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Meet Mikoto, the Medical Simulation Robot


 reports: It looks and feels like a real person. It can cough, has a gag reflex and even cry “ouch!” if handled roughly.

Meet mikoto, a next-generation medical simulation robot developed for students, young doctors and emergency care workers so they can get hands-on training without the risk of harming actual patients.

Medical venture Tmsuk R&D Inc. and Tottori University Hospital, both based in Yonago, Tottori Prefecture, have jointly developed mikoto, the name of which means “life.”

The mannequin-like robot is specifically designed for three tasks: endotracheal intubation (an emergency procedure whereby a patient’s airway is opened by inserting a tube into the windpipe through the mouth or nose); gastrointestinal endoscopy (checking the stomach and other internal organs via a flexible fiber-optic tube with a tiny TV camera attached to its end); and sputum suctioning.


“Due to rapid advances in medicine and medical technologies, the skills and tasks medical professionals need to learn have diversified,” Dr. Toshiya Nakano, a neurologist at the university’s faculty of medicine, said last month at a news conference in Tokyo as the developers unveiled the new simulator.

The move comes at a time when simulation is taking on an increasingly bigger role in training medical students in Japan where textbook learning still accounts for a majority of the curriculum.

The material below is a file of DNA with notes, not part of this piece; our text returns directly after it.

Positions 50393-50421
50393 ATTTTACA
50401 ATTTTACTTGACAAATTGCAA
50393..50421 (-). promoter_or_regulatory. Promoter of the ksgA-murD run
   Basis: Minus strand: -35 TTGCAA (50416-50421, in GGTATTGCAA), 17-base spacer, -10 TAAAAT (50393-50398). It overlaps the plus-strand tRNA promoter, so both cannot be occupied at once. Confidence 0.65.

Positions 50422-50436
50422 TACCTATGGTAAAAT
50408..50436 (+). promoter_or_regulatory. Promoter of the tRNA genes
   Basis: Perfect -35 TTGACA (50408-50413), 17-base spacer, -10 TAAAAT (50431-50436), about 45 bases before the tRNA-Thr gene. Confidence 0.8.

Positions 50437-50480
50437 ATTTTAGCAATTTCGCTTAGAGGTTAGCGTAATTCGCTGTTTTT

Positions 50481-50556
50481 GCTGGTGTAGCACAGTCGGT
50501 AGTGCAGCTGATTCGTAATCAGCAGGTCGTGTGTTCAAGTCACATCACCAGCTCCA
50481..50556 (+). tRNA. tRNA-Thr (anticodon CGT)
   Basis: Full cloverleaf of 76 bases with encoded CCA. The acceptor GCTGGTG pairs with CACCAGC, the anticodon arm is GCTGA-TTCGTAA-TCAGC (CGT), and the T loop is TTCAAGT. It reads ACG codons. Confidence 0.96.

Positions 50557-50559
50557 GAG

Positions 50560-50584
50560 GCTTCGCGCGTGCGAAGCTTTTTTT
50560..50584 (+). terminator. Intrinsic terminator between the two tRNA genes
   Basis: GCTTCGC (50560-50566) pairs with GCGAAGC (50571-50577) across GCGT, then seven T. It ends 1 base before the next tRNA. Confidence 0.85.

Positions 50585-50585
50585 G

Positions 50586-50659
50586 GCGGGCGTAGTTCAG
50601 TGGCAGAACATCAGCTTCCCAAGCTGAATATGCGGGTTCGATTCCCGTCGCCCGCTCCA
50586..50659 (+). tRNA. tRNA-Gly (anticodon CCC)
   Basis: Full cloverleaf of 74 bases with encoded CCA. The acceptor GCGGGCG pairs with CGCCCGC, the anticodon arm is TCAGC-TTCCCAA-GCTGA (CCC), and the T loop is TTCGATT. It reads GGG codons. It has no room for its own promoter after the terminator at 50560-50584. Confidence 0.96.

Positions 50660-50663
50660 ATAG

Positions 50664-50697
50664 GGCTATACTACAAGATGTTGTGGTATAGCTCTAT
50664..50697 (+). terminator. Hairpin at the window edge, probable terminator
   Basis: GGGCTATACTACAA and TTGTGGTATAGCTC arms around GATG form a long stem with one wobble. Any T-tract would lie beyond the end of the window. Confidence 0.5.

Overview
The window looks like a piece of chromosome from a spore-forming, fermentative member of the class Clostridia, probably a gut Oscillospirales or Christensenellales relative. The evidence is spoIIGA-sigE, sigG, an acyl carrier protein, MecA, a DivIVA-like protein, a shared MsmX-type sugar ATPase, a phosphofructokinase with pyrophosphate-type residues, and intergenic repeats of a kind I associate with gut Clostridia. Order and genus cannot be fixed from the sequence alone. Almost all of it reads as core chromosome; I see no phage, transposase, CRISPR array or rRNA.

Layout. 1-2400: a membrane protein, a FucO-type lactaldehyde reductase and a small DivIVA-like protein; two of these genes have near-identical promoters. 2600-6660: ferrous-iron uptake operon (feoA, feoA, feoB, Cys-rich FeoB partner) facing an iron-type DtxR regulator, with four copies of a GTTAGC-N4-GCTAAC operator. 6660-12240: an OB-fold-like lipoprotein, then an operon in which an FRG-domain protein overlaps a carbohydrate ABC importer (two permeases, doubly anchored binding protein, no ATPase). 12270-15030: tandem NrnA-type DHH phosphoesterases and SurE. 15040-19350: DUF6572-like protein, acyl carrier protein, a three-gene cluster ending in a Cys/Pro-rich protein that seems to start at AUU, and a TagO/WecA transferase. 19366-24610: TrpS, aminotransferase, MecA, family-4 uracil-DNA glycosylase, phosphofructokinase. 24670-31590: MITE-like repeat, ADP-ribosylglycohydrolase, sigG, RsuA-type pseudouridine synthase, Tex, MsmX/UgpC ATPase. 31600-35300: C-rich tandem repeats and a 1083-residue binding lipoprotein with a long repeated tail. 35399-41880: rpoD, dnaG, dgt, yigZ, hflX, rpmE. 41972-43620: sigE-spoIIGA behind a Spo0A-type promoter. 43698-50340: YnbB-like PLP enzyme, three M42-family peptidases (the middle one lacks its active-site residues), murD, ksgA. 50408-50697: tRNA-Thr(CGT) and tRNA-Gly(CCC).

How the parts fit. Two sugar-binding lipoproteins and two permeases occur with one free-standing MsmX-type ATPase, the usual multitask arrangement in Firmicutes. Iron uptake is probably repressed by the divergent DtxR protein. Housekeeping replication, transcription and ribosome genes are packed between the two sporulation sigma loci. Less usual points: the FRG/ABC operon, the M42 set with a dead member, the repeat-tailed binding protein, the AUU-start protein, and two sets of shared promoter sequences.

Many medical schools and hospitals have simulation centers where such training devices are already in use. But the dolls are often sturdily built, meaning their mouths are difficult to open, causing many young medical professionals to develop bad habits such as handling patients too forcefully, experts say.


That is why simulation robots need to look and feel as real as an actual human, mikoto’s developers said.

“Young doctors used to learn the ropes gradually by observing senior doctors at work and then trying their hand at operating on actual patients,” Nakano said. “Such styles of training are no longer acceptable. Ensuring patient safety is a top concern.”

The inner workings of the robot look real too.

The developers took digital images of the tongue, esophagus and windpipe of an actual patient who went through a check-up at the university hospital and re-created the organs using a 3-D printer … (read more)

via The Japan Times

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